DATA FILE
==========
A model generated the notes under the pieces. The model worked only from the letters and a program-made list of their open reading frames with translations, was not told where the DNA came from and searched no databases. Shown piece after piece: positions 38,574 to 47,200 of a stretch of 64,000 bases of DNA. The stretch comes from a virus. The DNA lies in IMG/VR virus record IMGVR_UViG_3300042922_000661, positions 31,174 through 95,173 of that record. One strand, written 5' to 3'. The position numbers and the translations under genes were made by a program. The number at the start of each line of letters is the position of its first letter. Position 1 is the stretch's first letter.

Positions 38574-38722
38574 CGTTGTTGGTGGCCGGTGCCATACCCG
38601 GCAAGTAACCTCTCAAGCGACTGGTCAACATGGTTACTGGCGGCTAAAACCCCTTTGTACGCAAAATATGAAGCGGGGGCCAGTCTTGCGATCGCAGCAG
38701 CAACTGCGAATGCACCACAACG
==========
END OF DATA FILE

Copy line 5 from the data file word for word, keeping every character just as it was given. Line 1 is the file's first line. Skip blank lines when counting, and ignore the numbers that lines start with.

38701 CAACTGCGAATGCACCACAACG